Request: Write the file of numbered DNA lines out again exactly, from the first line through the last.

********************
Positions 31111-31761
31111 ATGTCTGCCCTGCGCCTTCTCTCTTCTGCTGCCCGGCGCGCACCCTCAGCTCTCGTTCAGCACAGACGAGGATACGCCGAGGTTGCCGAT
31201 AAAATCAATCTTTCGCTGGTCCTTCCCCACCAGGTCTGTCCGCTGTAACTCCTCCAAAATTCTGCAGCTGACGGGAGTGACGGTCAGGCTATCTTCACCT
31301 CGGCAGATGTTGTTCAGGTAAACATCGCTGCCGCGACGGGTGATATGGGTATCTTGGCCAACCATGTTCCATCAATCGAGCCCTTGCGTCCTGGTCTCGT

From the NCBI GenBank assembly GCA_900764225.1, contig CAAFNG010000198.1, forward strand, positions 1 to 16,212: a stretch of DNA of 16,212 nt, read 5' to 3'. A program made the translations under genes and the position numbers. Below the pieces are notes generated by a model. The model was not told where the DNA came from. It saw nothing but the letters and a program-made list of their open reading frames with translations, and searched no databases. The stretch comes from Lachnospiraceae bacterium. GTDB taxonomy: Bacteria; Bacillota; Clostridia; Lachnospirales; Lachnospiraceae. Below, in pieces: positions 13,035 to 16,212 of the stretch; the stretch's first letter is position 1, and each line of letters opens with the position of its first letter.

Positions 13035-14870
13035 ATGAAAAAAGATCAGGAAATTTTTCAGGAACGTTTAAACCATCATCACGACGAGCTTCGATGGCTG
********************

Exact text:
Positions 31111-31761
31111 ATGTCTGCCCTGCGCCTTCTCTCTTCTGCTGCCCGGCGCGCACCCTCAGCTCTCGTTCAGCACAGACGAGGATACGCCGAGGTTGCCGAT
31201 AAAATCAATCTTTCGCTGGTCCTTCCCCACCAGGTCTGTCCGCTGTAACTCCTCCAAAATTCTGCAGCTGACGGGAGTGACGGTCAGGCTATCTTCACCT
31301 CGGCAGATGTTGTTCAGGTAAACATCGCTGCCGCGACGGGTGATATGGGTATCTTGGCCAACCATGTTCCATCAATCGAGCCCTTGCGTCCTGGTCTCGT

From the NCBI GenBank assembly GCA_900764225.1, contig CAAFNG010000198.1, forward strand, positions 1 to 16,212: a stretch of DNA of 16,212 nt, read 5' to 3'. A program made the translations under genes and the position numbers. Below the pieces are notes generated by a model. The model was not told where the DNA came from. It saw nothing but the letters and a program-made list of their open reading frames with translations, and searched no databases. The stretch comes from Lachnospiraceae bacterium. GTDB taxonomy: Bacteria; Bacillota; Clostridia; Lachnospirales; Lachnospiraceae. Below, in pieces: positions 13,035 to 16,212 of the stretch; the stretch's first letter is position 1, and each line of letters opens with the position of its first letter.

Positions 13035-14870
13035 ATGAAAAAAGATCAGGAAATTTTTCAGGAACGTTTAAACCATCATCACGACGAGCTTCGATGGCTG